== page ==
War torn past gives way to hockey’s bright future

April 3, 2020

In these very uncertain times it is sometimes good to take stock and reflect upon what is good and positive in the world. The United Nations inspired International Day of Sport for Peace and Development takes place on 6 April and as part of the celebrations day, FIH is highlighting projects and initiatives from around the world that are showcasing the power of hockey to change society for the better. 

We continue our series of articles in which we highlight some of the great work being carried out by hockey communities across the world to promote peace and development. 

For this article we turn to one of the most war-ravaged countries in the world – the Asian nation of Afghanistan – where, despite being at the heart of conflict since the 1980s, ordinary people just want to do normal things, such as go to school and work, socialise with family and friends and play sport.

Afghanistan is not just damaged by wars and terrorism, it also ranks as one of the poorest nations in the world. Despite this, it continues to play a range of sports at international level, with its national hockey association aspiring to make Afghanistan a competitive hockey-playing nation. The men currently rank 70th in the world, while the women’s team is still very much in its infancy and is yet to get a world ranking.

It is not just at elite level that hockey is making in-roads in Afghanistan: it is also being played in pockets across the country and participants are finding that regular hockey training and competing in local matches is beneficial to both their physical and mental health. The demands of the game are both cathartic in a society where stress levels are extremely high and it also offers the chance for social networking.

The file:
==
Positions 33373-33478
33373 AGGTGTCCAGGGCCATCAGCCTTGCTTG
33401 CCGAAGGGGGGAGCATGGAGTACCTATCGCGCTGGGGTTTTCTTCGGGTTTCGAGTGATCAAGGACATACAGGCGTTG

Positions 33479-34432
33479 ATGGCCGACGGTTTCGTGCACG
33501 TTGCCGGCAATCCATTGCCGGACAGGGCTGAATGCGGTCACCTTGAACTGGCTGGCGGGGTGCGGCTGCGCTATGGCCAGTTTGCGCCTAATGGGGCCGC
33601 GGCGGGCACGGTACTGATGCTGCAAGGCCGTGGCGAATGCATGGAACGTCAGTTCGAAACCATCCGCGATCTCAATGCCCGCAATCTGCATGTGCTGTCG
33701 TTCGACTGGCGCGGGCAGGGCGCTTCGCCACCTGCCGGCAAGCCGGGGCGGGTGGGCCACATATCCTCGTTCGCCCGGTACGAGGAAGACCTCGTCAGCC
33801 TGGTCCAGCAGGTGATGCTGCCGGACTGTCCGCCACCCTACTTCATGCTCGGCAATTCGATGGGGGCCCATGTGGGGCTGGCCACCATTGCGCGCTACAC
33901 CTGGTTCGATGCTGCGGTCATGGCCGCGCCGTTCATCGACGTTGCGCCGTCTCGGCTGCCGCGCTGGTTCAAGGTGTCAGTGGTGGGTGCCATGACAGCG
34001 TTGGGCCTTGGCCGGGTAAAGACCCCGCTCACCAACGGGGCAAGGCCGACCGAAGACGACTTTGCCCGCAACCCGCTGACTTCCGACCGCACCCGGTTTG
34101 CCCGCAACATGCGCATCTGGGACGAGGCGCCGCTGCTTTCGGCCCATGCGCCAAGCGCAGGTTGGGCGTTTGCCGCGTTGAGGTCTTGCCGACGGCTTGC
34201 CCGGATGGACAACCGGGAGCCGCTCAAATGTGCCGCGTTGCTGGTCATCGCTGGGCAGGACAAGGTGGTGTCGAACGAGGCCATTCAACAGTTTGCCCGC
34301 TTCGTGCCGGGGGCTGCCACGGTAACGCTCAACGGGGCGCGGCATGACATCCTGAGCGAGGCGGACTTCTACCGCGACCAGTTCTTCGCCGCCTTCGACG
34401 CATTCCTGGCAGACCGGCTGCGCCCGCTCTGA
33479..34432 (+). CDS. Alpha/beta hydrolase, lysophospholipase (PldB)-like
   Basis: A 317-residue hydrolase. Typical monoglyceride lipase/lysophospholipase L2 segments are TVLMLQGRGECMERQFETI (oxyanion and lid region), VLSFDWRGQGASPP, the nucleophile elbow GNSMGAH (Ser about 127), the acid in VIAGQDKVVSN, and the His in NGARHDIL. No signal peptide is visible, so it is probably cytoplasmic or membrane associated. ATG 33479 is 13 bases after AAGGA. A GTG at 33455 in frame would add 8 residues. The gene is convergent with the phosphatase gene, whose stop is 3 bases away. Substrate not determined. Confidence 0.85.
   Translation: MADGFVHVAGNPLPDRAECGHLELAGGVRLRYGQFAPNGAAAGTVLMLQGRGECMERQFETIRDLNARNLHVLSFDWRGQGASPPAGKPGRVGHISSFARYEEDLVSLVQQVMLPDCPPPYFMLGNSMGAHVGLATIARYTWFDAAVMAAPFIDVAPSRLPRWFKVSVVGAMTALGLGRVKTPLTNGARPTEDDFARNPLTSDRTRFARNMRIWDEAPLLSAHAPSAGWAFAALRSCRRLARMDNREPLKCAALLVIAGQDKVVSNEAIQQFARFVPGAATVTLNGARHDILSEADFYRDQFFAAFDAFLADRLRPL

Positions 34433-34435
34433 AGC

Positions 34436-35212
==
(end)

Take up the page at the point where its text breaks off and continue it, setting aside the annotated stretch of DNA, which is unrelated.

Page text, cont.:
Playing hockey is not without risk, particularly for females. There are strict laws on what women can and cannot do but that is not stopping women going out and challenging the cultural norms. As more women and girls take up the sport, so they are driving social change. 

Rukhsar Habibzai, Director of the Afghanistan Hockey Federation’s women’s national team, says: “Despite the many hurdles in our lives, such as transportation problems, cultural and societal norms, and financial instability, women hockey players are still able to play hockey on a daily basis and the team is also progressing and improving. The national women’s hockey team has struggled so far to reach this level and they desire to participate in international championships.” 

She adds: “Fortunately, for the very first time, a coaching course has been organised in which many women participated and received a technical coaching certificate. I hope one day we reach the level to play in international hockey stadiums and participate in international tournaments.”

It’s not just Afghanistan’s women who are empowered by the sport. Hockey is popular among men of all ages and children as well. Many leave their houses on a daily basis to play the sport. This is an important release that allows them to escape, even for a short while, the harsh realities of life that the country’s circumstances have imposed upon them.

Hockey as a sport resurged in the country in 2002, after a 30-year long gap due to the war with Russia. It is also a means of driving development within the country. The Asian Hockey Federation (AHF) organises coaching courses to support and develop the hockey playing community of Afghanistan. 

From 2003 onwards, the AHF started providing equipment support to the country, which saw the distribution of free hockey equipment to thousands of participants in Afghanistan. 

Taimoor Waqar of the AHF says: “The main missions of the Afghanistan Hockey Federation are to ‘Protect the Youth’ and to ‘Promote Peace’ through the sport of hockey in the country. Afghanistan is a shining example for the rest of the world when it comes to overcoming adversity and rising above it all through the institution of sport.”



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